Journal Article

Timing of Antibiotic Prophylaxis for Primary Total Knee Arthroplasty Performed during Ischemia

Alex Soriano, Guillem Bori, Sebastián García-Ramiro, Juan C. Martinez-Pastor, Teresa Miana, Carles Codina, Francesc Maculé, Misericordia Basora, José A. Martínez, Josep Riba, Santiago Suso and Josep Mensa

in Clinical Infectious Diseases

Published on behalf of Infectious Diseases Society of America

Volume 46, issue 7, pages 1009-1014
Published in print April 2008 | ISSN: 1058-4838
Published online April 2008 | e-ISSN: 1537-6591 | DOI: http://dx.doi.org/10.1086/529145
Timing of Antibiotic Prophylaxis for Primary Total Knee Arthroplasty Performed during Ischemia

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Background. There is no clinical trial analyzing the best moment to infuse an antibiotic during knee arthroplasty performed during ischemia. We designed a single-center, randomized, double-blind, placebo-controlled trial to evaluate whether antibiotic therapy should be administered before tourniquet inflation or just before tourniquet deflation.

Material and methods. Patients who underwent a primary knee arthroplasty were randomized to receive (1) 1.5 g of cefuroxime 10–30 min before inflation of the tourniquet and placebo 10 min before release of the tourniquet (standard arm) or (2) placebo 10–30 min before inflation of the tourniquet and 1.5 g of cefuroxime 10 min before release of the tourniquet (experimental arm). In both arms, a postoperative dose of 1.5 g of cefuroxime was given 6 h after the surgical procedure. The main variables associated with the rate of deep-tissue infection after 3 and 12 months of follow-up were gathered. Continuous variables were compared using Student's t test, and categorical variables were compared using the χ2 test or Fisher's exact test.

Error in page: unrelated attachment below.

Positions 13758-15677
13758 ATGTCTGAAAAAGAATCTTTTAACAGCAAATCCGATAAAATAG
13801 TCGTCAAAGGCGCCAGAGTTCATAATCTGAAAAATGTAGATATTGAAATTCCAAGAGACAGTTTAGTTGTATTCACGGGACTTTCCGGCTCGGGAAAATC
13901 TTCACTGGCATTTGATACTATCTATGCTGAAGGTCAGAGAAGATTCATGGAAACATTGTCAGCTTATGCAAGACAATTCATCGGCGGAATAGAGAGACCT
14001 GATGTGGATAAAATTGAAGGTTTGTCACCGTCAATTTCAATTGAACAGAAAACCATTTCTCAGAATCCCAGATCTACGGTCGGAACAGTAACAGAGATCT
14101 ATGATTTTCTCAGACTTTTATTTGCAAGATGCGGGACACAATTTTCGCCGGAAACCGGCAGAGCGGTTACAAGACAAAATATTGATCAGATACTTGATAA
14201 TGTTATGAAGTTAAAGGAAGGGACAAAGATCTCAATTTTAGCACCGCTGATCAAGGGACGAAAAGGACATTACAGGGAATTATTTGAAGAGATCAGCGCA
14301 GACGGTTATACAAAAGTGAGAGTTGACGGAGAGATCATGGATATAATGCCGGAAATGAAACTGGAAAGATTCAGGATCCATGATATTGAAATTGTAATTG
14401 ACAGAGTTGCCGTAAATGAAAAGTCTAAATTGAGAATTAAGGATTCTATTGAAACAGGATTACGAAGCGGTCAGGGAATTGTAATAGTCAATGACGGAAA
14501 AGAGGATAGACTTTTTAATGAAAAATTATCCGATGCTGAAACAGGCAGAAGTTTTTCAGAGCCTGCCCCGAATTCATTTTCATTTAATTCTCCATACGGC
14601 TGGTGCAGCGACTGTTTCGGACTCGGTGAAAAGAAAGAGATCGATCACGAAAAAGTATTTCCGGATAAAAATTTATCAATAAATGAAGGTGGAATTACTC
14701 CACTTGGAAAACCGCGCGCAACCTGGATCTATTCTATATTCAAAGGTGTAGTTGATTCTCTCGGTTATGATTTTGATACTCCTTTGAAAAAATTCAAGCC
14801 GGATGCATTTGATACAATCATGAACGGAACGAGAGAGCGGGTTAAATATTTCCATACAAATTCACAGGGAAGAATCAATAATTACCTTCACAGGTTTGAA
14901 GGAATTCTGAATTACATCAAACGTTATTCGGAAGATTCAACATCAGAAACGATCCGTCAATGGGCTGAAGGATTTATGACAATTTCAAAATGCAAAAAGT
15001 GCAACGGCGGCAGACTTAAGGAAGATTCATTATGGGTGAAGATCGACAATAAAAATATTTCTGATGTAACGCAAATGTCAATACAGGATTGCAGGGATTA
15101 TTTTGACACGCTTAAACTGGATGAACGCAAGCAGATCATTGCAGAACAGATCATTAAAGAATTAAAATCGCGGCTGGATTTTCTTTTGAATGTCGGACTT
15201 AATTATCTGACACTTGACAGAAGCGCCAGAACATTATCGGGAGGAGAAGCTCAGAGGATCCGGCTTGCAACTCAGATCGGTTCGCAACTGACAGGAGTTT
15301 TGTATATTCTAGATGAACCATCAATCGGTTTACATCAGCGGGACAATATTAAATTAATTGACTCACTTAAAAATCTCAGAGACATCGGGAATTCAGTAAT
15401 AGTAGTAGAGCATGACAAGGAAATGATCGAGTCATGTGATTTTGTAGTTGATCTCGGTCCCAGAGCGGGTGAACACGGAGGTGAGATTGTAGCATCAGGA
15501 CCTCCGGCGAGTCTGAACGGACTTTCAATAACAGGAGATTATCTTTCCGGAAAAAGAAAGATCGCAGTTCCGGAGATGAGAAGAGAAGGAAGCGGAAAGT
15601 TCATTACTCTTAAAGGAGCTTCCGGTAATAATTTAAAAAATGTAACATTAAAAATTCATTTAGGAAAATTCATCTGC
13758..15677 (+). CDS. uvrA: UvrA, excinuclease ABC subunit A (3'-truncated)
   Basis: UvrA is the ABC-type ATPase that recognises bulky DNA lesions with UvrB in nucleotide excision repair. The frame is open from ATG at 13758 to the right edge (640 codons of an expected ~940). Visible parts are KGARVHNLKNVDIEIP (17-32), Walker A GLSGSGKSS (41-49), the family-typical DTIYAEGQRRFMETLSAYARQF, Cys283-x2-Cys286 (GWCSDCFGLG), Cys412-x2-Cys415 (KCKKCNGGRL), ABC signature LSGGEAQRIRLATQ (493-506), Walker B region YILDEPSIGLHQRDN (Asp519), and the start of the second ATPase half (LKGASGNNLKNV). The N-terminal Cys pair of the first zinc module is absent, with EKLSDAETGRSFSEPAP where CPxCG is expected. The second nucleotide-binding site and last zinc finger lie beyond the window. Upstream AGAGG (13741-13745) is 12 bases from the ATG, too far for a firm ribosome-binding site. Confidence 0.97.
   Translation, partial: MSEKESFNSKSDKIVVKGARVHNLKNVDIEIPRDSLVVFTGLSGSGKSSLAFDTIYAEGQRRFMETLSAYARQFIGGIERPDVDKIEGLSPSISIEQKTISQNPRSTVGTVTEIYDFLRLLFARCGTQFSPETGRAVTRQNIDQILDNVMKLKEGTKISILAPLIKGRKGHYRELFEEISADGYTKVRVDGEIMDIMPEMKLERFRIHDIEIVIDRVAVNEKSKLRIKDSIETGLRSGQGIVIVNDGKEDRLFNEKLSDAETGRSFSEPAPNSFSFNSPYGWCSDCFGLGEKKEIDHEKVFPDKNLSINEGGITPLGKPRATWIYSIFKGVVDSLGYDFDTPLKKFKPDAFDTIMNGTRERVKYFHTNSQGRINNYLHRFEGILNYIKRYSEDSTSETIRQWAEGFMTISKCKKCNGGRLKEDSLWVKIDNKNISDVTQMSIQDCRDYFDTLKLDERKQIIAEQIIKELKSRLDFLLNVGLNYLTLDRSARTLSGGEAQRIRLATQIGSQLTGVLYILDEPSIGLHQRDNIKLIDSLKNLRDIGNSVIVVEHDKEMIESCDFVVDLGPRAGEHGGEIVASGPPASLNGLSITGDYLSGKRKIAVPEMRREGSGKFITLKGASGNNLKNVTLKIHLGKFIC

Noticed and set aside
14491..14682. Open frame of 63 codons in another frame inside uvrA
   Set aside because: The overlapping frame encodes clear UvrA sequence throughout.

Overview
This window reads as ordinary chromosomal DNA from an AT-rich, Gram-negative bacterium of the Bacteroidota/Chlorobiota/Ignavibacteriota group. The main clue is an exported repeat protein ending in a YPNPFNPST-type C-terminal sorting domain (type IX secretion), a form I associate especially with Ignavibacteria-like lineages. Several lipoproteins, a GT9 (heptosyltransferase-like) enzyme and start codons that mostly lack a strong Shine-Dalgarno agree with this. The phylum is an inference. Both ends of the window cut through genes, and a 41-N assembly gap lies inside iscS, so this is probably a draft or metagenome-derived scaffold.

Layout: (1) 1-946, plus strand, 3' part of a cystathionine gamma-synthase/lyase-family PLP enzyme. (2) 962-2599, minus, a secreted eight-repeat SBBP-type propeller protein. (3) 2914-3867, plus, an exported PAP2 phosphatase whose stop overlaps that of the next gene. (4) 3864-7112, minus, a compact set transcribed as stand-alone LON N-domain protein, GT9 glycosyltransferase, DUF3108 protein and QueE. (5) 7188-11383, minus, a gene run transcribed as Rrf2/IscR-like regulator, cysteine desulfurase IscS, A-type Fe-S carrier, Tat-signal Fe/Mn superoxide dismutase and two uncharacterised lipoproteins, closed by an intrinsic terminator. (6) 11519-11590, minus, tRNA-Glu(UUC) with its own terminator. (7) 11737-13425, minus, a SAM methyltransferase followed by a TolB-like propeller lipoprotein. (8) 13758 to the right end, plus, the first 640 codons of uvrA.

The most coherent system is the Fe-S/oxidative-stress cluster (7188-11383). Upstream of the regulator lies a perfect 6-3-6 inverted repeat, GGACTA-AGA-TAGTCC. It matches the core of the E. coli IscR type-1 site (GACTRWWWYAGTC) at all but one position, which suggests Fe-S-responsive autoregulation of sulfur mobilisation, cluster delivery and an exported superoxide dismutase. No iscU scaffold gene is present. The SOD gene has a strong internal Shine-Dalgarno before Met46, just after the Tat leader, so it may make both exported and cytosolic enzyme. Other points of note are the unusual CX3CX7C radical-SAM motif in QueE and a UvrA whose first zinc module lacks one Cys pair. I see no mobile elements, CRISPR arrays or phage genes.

Results. From September 2004 through December 2005, a total of 908 patients were randomized, 442 and 466 of whom were allocated to the standard and experimental arms, respectively. There were no differences between treatment arms in terms of age, sex, comorbidity, American Society of Anaesthesiologists score, duration of surgery, need of blood transfusion, or fourth-day hematocrit. The rates of deep-tissue infection among the standard and experimental groups were 3.4% and 1.9%, respectively, at 3 months of follow-up (P=.21) and 3.6% and 2.6%, respectively, at 12 months of follow-up (P=.44).

Conclusion. The administration of prophylactic antibiotics just before tourniquet release was not inferior to standard antibiotic prophylaxis.

Journal Article.  2574 words.  Illustrated.

Subjects: Infectious Diseases ; Immunology ; Public Health and Epidemiology ; Microbiology

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